Still, Anderson has racked up 100 million online friends. DeWolfe, meanwhile, has 177. Married to a former record executive with his first baby on the way, the businessman with the vision is a lot more polished than Anderson and a lot more guarded. In person, with his laconic charm, shaggy gray hair, and string-bean frame, the 6-foot-3 DeWolfe comes across as uncompromisingly cool. Though he paints himself as a workaholic - at the office from 9:30 A.M. to 9 P.M. most nights - he allows that he spends weekends at a beach "a little north of here" (a downmarket rental in Malibu). He begs me not to name the chic Colorado town where he skis in the winter (it begins with an A). Asked why he's so guarded, he replies anxiously, "I'm - by nature, I'm not a flashy person. It's just not who I am."
Unlike Anderson (and most MySpace members), DeWolfe prefers not to express himself. He keeps his MySpace page private, though he agrees to "friend" me so I can see it. Under "Chris's Interests" he lists: "Work, trying to figure out new people I meet, going out to bars/clubs (once in a while) ..." Hogan's Heroes and Lost in Translation - about a washed-up actor searching for meaning in Tokyo - are first on his list of favorite TV shows and movies. In the "About Me" section, he writes, "Usually friendly - but sometimes prickly. I like being around creative people, funny people, crazy people."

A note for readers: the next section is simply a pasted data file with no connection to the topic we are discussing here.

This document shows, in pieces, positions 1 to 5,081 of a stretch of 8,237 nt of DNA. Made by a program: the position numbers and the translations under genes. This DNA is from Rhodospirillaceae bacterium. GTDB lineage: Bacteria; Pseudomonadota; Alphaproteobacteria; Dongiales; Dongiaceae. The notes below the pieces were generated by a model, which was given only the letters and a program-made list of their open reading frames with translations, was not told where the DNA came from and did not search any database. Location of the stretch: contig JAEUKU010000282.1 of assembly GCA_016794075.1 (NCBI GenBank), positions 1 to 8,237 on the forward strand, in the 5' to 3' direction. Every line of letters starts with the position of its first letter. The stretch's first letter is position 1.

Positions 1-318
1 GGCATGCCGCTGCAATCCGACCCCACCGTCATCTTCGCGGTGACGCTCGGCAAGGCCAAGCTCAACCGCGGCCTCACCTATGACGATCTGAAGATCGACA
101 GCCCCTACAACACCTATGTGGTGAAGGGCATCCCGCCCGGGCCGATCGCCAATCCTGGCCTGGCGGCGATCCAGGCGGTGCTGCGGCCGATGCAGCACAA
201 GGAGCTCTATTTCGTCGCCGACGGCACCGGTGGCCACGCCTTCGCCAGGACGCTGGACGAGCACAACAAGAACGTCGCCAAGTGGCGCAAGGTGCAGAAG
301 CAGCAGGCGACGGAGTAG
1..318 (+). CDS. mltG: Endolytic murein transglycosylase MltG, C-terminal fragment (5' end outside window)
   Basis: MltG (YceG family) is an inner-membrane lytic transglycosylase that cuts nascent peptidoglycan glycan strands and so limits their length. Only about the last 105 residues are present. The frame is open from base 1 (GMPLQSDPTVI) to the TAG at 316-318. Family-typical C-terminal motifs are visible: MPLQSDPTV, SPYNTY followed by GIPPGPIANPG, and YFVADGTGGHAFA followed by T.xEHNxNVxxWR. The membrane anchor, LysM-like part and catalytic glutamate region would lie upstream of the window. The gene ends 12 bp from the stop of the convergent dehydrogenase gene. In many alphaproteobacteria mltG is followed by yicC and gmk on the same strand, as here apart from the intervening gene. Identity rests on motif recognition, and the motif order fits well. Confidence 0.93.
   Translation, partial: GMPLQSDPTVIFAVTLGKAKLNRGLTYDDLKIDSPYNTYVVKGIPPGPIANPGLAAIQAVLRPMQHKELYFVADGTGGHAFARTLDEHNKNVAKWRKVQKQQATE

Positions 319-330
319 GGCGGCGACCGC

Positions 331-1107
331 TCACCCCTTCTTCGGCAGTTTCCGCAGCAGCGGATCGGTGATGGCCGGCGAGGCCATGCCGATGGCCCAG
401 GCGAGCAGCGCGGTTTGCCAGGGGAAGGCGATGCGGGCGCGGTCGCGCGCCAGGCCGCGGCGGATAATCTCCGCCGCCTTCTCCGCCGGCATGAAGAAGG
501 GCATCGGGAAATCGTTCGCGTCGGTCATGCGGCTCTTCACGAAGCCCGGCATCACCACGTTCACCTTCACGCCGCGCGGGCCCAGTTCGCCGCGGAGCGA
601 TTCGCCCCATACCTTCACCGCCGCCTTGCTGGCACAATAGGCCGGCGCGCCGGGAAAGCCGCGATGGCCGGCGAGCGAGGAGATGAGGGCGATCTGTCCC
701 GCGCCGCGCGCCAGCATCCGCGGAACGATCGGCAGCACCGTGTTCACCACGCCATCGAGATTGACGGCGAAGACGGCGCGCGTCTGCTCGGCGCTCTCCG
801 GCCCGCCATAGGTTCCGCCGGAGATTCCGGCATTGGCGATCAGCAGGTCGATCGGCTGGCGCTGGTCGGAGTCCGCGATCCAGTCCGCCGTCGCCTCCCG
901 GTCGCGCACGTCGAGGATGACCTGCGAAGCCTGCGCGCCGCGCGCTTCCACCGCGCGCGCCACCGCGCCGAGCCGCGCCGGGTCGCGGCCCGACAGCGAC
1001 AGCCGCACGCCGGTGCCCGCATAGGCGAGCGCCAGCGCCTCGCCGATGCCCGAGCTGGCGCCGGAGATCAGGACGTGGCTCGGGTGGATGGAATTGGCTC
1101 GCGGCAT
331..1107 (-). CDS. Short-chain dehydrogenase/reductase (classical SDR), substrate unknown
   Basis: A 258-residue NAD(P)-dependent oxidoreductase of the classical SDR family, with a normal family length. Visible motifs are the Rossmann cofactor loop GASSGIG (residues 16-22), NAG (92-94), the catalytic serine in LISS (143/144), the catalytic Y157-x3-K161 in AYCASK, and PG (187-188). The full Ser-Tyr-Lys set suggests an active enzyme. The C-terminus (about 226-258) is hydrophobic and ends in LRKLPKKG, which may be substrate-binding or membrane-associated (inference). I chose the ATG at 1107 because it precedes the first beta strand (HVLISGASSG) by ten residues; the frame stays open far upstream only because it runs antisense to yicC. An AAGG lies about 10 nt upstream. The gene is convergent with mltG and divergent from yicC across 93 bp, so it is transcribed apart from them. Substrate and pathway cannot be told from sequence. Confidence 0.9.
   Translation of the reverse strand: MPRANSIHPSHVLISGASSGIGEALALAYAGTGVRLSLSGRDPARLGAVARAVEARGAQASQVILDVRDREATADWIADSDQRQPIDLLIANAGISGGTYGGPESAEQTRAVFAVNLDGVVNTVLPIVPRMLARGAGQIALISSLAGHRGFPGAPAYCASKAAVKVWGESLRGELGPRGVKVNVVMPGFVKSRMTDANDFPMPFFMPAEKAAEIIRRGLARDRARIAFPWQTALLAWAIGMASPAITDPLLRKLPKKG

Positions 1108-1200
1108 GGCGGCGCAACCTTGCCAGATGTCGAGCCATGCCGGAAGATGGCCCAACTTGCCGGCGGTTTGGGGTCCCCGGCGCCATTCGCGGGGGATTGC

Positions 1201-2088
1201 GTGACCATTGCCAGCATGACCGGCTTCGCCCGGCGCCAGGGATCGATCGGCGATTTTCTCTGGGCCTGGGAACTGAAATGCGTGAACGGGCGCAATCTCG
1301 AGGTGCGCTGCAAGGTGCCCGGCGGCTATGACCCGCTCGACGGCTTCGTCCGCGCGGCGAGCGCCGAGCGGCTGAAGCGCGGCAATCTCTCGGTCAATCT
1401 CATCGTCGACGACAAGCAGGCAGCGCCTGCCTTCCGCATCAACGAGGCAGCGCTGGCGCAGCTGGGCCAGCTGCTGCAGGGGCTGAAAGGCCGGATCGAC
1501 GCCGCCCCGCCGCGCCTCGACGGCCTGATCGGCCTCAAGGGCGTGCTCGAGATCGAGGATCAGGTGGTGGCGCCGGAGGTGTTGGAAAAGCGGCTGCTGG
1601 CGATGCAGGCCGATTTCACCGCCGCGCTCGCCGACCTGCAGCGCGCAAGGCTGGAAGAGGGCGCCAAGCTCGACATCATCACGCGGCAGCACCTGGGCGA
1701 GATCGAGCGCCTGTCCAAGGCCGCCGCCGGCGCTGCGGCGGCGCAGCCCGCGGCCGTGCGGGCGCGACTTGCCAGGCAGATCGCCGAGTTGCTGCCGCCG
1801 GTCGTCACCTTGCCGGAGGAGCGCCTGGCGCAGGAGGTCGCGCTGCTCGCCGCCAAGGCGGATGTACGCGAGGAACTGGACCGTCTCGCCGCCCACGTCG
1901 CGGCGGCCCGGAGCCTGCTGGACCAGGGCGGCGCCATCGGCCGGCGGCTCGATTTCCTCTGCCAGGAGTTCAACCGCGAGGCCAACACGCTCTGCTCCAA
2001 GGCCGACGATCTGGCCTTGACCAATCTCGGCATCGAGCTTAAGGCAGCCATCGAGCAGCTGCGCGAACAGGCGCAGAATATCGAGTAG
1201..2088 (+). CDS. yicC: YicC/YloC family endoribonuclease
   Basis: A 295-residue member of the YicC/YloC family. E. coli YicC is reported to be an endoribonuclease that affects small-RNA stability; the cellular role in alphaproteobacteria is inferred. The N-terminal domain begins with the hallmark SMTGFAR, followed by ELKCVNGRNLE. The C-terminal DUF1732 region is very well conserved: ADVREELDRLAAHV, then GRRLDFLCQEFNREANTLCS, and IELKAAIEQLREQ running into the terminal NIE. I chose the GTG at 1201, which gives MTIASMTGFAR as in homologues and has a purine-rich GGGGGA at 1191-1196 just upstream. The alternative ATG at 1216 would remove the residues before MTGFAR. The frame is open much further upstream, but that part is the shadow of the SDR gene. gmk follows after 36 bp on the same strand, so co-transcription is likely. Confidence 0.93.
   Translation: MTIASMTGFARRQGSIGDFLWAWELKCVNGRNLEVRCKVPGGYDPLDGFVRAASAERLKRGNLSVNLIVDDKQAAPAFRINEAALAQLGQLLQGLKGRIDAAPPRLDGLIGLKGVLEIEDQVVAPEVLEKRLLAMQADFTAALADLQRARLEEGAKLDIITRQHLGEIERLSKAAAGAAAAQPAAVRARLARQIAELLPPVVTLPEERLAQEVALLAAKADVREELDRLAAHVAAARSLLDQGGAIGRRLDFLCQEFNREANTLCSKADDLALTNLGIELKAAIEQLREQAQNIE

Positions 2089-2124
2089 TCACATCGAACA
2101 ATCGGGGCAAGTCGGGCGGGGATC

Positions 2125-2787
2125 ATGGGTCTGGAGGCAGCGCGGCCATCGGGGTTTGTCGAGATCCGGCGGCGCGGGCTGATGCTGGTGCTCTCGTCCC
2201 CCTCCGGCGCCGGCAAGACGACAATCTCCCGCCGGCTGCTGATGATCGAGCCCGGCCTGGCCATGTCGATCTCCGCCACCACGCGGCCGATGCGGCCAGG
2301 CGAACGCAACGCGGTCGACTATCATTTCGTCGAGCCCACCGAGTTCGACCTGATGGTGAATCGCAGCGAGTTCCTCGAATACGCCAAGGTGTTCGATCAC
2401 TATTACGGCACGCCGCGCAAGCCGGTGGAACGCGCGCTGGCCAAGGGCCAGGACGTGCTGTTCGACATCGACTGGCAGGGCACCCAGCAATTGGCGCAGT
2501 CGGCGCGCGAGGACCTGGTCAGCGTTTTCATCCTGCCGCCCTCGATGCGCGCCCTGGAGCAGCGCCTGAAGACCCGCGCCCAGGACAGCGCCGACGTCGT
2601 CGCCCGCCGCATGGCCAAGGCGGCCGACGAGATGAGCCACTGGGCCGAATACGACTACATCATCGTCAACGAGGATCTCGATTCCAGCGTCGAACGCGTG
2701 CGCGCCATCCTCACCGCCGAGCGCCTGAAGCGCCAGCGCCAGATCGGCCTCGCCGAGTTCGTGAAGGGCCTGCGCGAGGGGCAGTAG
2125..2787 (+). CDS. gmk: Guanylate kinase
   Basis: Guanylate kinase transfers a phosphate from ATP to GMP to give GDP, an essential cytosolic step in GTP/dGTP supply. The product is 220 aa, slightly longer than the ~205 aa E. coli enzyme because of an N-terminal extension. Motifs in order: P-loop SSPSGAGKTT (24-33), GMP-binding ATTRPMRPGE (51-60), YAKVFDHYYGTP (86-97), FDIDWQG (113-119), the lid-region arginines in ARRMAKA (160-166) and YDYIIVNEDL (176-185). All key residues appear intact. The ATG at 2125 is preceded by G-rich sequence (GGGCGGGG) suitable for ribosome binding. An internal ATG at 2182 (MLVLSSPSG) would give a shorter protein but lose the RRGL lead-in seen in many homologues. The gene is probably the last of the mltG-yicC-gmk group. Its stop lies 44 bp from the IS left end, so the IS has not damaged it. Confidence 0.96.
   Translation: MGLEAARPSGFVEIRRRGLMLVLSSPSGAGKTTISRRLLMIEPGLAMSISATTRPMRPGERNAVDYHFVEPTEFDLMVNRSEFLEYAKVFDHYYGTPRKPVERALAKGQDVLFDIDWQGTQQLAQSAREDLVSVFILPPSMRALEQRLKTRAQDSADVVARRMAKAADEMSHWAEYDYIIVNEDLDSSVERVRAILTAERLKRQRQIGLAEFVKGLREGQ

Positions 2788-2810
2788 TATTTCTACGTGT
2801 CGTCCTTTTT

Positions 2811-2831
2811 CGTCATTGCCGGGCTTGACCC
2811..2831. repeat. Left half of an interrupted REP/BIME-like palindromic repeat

MySpace's laid-back, anti-authority vibe has everything to do with where its founders came from. DeWolfe, who was raised by two teachers in Portland, Ore., bucked the family tradition by studying business at the University of Washington and then going to USC's Marshall School of Business, while Anderson, whose entrepreneurial father "had one crazy idea after another," rebelled by majoring in English and rhetoric at Berkeley, bouncing from band to band, and eventually going to film school. The two met in 2000, when Anderson, deep in student debt, answered an ad to earn $20 testing a product for Xdrive, a data-storage company. He hated the Xdrive product. But DeWolfe, who had landed a gig as the company's head of sales and marketing, liked Anderson's candor and offered him a job.